Hence women should prioritise intake of these nutrients and supplement as required (under the supervision of a trained health care professional) to prevent possible nutrient deficiencies and their related symptoms. Researchers of a 2019 review recommended women on the pill should supplement with a B vitamin complex with folic acid, vitamin C, E, magnesium, zinc and selenium. You can effectively replenish your magnesium levels with Moon Boost Magnesium Oil.
Support the liver post pill
Both our gut and our liver are responsible for clearing out excess hormones, and this includes the synthetic hormones in the OCP. Hence supporting both our gut & liver’s functions in clearing out the hormonal build-up we’ve accumulated from taking the pill is essential for optimal hormonal balance.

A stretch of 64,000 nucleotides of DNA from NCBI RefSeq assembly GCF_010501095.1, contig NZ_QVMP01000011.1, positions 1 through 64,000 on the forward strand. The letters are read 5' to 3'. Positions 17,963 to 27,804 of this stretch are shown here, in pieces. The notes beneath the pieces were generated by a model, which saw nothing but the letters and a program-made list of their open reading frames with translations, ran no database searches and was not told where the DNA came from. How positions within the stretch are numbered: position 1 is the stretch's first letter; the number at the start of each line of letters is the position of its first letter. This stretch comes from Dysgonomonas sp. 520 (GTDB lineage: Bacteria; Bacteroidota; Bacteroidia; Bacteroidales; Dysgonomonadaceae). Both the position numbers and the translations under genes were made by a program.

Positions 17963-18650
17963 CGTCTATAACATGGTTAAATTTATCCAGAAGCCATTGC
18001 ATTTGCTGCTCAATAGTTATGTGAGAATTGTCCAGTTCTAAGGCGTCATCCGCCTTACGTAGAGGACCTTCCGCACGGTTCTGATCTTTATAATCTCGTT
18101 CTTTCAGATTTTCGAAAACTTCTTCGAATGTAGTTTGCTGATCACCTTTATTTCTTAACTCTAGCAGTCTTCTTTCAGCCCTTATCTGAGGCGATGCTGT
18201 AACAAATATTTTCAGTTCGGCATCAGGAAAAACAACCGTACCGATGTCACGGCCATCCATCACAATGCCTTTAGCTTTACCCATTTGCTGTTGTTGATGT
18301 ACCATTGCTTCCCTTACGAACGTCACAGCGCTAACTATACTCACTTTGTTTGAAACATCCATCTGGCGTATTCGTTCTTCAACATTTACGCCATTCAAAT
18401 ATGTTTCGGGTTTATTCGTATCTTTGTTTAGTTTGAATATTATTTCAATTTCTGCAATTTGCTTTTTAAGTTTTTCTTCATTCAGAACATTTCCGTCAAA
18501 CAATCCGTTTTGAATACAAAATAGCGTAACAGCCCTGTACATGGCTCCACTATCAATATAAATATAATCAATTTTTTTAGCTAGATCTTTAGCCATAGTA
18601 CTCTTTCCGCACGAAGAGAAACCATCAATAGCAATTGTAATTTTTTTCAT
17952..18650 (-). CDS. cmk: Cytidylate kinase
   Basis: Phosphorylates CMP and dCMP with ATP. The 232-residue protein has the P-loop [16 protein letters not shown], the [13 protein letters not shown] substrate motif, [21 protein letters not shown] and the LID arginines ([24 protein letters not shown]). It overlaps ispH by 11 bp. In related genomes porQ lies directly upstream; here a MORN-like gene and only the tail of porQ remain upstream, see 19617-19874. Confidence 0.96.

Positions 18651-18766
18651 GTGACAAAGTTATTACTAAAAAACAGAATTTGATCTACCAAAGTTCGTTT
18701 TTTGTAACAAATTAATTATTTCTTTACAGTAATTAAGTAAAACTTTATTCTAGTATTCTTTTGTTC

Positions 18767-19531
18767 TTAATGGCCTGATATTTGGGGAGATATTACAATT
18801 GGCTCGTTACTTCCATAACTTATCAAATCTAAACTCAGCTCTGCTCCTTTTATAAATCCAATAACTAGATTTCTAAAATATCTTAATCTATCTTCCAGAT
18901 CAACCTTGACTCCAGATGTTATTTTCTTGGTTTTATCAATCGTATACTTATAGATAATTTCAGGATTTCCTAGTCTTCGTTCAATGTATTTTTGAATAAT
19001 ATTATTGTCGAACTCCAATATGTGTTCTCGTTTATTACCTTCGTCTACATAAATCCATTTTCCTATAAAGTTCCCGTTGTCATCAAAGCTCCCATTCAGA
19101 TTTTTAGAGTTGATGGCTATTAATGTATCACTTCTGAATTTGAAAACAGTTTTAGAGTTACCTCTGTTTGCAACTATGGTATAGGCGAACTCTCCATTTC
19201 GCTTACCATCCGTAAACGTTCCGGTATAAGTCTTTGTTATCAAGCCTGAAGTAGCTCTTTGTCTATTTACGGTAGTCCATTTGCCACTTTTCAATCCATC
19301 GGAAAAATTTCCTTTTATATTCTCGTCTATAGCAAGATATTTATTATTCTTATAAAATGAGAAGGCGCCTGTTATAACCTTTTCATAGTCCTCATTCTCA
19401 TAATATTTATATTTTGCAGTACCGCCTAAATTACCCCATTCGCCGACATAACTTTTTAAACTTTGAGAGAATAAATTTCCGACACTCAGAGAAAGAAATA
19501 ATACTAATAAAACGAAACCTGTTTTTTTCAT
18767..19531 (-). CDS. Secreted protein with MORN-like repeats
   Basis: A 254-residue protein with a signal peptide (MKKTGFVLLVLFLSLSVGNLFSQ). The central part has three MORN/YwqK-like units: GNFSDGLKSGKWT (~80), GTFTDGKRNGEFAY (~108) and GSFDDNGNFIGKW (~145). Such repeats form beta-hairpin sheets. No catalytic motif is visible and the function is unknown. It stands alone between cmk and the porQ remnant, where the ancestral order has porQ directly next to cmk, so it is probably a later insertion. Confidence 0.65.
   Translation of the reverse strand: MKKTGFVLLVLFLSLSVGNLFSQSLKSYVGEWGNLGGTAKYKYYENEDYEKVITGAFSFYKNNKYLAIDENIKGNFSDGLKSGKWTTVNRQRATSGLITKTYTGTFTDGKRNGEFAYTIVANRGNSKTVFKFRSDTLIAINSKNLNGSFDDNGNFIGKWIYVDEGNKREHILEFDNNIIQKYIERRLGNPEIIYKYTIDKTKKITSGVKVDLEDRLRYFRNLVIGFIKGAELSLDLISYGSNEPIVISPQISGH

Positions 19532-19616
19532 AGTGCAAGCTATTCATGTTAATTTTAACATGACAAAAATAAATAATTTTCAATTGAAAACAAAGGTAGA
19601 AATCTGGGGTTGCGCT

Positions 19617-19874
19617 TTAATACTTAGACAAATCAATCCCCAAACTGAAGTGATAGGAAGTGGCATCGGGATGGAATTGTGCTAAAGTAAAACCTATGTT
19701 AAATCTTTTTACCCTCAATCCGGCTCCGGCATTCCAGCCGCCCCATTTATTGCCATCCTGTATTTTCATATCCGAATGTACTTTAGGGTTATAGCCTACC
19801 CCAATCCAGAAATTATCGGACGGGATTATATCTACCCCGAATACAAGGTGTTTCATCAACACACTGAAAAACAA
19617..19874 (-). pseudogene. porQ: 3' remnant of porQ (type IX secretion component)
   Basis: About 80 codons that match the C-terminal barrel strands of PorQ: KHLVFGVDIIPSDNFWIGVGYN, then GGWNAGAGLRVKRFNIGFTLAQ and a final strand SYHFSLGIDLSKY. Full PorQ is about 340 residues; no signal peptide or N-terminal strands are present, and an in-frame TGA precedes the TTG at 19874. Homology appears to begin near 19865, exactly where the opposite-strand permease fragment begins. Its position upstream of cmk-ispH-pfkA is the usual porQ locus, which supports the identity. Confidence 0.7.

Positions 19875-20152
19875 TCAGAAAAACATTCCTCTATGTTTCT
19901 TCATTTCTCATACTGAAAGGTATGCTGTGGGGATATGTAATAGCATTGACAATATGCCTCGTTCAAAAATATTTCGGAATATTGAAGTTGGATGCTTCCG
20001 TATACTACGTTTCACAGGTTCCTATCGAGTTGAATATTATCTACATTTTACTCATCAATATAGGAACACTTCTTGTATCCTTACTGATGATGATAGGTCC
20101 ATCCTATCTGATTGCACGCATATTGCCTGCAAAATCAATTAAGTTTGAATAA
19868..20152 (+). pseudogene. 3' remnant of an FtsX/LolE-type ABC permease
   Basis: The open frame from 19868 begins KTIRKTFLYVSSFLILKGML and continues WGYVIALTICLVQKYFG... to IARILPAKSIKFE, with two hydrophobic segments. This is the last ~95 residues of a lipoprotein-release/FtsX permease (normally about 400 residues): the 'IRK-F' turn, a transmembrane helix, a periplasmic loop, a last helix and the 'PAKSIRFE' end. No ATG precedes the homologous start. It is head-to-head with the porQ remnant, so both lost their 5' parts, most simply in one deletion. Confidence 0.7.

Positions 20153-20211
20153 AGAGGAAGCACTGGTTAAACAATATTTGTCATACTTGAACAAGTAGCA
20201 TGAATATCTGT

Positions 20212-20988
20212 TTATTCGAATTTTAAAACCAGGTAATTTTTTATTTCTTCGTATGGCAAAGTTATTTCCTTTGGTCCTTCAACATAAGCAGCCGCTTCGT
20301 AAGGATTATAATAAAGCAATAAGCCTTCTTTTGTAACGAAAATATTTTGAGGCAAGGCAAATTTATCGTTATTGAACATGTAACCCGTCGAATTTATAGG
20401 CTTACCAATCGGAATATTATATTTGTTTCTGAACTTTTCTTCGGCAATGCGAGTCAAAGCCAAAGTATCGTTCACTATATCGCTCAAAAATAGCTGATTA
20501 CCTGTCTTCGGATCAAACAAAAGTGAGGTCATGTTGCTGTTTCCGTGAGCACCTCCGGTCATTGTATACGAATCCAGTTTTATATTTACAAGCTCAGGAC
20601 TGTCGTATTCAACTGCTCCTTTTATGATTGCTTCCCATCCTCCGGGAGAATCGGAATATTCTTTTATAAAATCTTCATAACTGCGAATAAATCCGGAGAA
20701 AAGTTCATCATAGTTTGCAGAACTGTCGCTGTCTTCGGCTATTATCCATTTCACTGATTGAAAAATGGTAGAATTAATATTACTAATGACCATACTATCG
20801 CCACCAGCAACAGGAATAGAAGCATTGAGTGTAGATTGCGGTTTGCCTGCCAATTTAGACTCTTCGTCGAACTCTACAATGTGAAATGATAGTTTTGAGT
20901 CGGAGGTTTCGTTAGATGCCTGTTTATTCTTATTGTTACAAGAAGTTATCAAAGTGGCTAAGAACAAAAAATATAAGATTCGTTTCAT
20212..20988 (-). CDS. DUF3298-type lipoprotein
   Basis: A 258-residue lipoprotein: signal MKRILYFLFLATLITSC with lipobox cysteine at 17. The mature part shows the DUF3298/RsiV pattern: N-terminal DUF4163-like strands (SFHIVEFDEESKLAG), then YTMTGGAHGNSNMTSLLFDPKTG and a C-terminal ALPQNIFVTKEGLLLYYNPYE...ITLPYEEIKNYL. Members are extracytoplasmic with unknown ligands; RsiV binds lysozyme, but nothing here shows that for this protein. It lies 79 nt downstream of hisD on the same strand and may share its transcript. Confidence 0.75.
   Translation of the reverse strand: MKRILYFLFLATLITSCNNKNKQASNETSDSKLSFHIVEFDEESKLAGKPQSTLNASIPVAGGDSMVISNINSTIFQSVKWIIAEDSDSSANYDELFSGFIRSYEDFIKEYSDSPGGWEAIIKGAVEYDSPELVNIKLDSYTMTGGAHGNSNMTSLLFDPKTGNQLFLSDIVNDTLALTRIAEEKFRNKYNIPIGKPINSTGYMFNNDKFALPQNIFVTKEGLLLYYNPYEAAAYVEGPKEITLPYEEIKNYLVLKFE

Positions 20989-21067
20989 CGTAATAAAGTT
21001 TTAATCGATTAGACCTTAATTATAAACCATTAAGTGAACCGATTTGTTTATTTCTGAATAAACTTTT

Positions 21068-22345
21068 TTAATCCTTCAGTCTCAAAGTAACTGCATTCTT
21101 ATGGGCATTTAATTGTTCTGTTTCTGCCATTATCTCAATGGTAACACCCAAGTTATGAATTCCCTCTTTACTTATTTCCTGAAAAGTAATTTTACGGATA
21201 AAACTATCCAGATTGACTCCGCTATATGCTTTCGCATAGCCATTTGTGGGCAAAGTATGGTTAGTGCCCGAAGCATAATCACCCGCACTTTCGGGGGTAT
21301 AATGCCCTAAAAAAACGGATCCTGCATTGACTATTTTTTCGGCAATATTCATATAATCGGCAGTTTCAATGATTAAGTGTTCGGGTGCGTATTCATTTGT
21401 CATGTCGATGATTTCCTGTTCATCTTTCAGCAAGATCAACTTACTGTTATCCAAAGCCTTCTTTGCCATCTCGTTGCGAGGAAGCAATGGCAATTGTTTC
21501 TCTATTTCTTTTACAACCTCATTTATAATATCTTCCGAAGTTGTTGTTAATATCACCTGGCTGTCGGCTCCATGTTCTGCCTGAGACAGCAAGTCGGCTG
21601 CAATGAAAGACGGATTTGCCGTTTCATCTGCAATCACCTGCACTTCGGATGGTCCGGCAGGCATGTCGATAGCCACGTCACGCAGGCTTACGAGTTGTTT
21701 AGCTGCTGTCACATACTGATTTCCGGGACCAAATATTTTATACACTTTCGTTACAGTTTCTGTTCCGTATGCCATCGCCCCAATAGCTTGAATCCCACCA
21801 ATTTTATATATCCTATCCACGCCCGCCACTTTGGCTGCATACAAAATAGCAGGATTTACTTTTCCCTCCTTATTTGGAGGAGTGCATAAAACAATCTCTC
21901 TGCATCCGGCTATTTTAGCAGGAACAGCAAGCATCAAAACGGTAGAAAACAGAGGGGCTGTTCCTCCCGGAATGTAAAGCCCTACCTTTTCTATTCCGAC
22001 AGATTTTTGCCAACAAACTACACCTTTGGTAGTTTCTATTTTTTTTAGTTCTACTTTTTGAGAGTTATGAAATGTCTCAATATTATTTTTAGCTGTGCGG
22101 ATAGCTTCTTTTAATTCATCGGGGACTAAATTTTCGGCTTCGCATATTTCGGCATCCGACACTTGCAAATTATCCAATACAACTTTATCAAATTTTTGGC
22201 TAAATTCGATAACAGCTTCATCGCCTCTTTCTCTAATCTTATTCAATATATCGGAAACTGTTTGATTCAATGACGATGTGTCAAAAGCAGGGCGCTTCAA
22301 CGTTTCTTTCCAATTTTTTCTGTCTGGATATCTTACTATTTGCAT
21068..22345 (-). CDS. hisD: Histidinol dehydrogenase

There are many ways in which we can support our liver, and these include increasing the intake of liver-loving foods and reducing our intake of liver loaders. Liver loaders include alcohol, trans fats, refined sugar and processed foods. Liver supporting foods include cruciferous vegetables (bok choy, broccoli, cabbage, cauliflower, maca and kale), dandelion, milk thistle, turmeric and green tea. Cruciferous vegetables contain a nutrient called “indole 3-carbinol” which boosts the metabolism and excretion of estrogen.
We recommend drinking our Half Moon Tea which is our natural, liver supporting tea that contains a beautiful mix of hepatoprotective (“liver protective” herbs) to optimise hormonal detoxification.
Support the gut post pill